1. HIGH VOLTAGE
The high voltage generator 35 will supply a high voltage between the two electrodes 351 and 352. As shown In FIG. 8, the two electrodes 351 and 352 are made of a serrated copper coil and disposed under the surface of the briefcase. Due to the point discharge of the electrodes 351 and 352, the thief cannot get in touch with the briefcase 4 thereby preventing the briefcase from being stolen.
As the alarm 36 is actuated, the loudspeaker 365 will give a special sound to arouse attention of the pedestrian so as to frighten away the thief.
When the smoking circuit 37 is actuated, the smoking can 36 will be ignited to produce colored smokes from the surface of the briefcase thereby arousing attention of the pedestrian.
By means of the electrical circuits, the briefcase can produce a strong radio wave so that it can be detected by the tracing station 12.
5. ELECTRONIC LOCK
The lock will actuate the present system if the code numbers thereof are wrongly dialed hence increasing the safety of the briefcase.
In case the briefcase is robbed away, the flasher 40 will cause lights to go on and off intermittently at the same time as the alarm is actuated.
7. DESTROYING DEVICE
The articles in the briefcase will be automatically destroyed in a predetermined time from the actuation of the alarm.
The above-mentioned seven functions will work in predetermined order and so even if one of them is broken down, the other six functions can still work effectively thereby enhancing the safety of the briefcase.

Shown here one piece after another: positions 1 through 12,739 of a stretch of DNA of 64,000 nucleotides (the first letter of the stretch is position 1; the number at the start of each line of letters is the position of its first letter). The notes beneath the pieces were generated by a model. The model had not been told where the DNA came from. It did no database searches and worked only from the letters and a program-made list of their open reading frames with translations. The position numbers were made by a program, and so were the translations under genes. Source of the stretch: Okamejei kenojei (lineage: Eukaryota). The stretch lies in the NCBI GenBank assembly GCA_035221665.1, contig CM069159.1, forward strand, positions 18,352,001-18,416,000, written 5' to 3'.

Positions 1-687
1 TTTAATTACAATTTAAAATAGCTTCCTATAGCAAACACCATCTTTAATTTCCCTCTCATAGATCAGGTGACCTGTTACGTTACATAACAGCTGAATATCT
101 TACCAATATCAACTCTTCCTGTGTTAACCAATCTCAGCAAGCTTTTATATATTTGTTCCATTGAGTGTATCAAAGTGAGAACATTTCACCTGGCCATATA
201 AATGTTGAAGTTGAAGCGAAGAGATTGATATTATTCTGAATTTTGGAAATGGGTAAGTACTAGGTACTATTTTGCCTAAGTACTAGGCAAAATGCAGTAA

With reference to FIG. 4, there is shown an electrical circuit of the wireless transmitter 1. The wireless transmitter 1 comprises a cell 11, a carrier wave generator, a coder 111 and a switch 112. The switching groups of the switch 112 are all connected within the coder 111 to set the modulated type of the code 111. The output (O/P) of the coder 111 will produce secret code modulated signal which in turn will be transmitted to the carrier wave generator composed of the transistor 113, the induction coil 114 and the capacitors 115-117 so as to modulate the carrier wave signal to cause the transmitter 1 to produce modulated wave from the induction coil 114. The transmitter 1 is operated at U H F and when the switching condition of the switch 112 is changed, the modulating type can be changed to prevent from being disturbed by the other receivers.